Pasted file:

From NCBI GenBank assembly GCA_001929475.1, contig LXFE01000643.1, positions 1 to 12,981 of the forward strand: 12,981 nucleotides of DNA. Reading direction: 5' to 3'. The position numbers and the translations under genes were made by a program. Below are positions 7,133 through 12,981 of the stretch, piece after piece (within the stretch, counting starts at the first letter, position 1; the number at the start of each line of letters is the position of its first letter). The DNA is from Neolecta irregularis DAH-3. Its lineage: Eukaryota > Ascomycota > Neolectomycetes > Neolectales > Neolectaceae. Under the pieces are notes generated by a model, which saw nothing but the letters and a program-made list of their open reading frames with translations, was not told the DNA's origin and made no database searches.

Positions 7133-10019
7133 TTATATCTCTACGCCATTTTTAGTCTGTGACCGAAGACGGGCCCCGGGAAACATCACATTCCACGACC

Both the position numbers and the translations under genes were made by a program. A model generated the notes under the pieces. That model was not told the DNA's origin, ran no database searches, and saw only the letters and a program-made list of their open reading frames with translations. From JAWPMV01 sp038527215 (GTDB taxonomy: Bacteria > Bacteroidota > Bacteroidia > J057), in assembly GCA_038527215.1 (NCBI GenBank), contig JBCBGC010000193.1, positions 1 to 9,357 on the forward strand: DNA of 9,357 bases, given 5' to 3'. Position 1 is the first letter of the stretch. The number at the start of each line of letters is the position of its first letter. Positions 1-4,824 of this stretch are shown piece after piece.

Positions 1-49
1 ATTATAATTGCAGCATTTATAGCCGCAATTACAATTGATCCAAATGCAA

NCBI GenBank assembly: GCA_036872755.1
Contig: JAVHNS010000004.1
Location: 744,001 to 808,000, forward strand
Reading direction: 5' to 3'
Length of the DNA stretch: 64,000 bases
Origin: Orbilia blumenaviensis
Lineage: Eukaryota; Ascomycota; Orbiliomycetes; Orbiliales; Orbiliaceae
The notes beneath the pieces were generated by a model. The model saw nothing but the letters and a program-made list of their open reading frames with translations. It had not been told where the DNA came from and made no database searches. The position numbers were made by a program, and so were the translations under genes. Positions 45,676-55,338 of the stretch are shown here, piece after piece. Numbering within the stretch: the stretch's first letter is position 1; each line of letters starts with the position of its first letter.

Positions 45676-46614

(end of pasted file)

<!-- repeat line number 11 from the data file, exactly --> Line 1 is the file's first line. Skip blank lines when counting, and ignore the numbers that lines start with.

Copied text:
Length of the DNA stretch: 64,000 bases